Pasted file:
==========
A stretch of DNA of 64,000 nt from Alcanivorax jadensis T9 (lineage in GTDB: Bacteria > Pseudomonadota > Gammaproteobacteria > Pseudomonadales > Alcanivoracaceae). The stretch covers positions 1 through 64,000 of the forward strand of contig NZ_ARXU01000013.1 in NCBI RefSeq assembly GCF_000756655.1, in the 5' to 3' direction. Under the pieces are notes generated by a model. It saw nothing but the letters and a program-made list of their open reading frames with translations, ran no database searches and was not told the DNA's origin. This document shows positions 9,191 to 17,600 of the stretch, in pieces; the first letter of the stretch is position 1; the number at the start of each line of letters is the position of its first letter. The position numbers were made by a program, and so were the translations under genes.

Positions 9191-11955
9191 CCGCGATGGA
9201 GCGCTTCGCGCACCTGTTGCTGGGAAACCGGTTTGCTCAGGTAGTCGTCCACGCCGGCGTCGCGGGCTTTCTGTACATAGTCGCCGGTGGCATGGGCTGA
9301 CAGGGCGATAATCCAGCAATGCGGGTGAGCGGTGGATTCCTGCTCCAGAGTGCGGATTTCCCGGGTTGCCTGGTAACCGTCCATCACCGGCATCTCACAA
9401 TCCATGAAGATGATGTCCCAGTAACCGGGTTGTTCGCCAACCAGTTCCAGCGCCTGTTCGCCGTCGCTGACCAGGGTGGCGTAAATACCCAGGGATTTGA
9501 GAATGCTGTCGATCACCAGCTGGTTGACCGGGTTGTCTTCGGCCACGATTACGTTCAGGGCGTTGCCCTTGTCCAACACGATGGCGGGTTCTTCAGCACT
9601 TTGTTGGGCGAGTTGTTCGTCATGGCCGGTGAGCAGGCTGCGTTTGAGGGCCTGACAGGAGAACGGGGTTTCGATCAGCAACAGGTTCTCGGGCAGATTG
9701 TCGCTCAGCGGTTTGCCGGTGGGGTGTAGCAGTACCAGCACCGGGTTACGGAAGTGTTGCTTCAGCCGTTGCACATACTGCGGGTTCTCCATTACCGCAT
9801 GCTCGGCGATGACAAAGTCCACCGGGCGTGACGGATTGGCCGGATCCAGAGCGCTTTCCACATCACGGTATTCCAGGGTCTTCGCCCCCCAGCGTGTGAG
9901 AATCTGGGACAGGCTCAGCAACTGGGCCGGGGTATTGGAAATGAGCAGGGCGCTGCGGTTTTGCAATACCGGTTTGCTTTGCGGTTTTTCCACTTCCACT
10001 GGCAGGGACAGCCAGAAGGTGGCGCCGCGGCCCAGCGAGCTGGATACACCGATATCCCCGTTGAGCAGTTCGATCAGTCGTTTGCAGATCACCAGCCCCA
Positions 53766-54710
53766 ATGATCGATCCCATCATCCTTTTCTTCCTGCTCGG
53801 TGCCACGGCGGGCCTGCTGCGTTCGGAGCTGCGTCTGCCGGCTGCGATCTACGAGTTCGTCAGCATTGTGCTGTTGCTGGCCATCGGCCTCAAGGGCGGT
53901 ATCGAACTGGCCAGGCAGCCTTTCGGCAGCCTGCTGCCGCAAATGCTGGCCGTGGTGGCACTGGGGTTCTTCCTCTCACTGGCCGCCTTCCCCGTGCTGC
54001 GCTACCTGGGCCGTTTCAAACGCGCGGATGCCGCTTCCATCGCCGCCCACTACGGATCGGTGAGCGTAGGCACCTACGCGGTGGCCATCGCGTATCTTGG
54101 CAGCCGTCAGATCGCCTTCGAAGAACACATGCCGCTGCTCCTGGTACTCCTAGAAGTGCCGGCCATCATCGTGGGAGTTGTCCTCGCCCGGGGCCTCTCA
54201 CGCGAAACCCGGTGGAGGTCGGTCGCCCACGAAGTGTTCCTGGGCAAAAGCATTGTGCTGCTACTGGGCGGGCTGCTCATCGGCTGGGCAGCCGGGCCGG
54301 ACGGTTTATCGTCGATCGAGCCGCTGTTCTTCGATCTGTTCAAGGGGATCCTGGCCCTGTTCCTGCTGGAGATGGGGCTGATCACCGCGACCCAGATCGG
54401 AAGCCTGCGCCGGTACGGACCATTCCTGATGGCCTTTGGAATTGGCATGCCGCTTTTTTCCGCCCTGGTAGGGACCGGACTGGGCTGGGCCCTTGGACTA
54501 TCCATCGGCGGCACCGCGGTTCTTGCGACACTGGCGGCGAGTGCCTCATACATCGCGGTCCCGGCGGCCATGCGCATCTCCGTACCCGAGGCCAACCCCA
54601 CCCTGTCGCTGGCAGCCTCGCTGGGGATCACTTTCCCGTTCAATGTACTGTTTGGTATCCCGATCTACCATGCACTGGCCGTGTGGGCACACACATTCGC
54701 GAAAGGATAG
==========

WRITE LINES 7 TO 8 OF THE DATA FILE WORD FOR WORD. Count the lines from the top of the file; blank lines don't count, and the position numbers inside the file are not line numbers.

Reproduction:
9501 GAATGCTGTCGATCACCAGCTGGTTGACCGGGTTGTCTTCGGCCACGATTACGTTCAGGGCGTTGCCCTTGTCCAACACGATGGCGGGTTCTTCAGCACT
9601 TTGTTGGGCGAGTTGTTCGTCATGGCCGGTGAGCAGGCTGCGTTTGAGGGCCTGACAGGAGAACGGGGTTTCGATCAGCAACAGGTTCTCGGGCAGATTG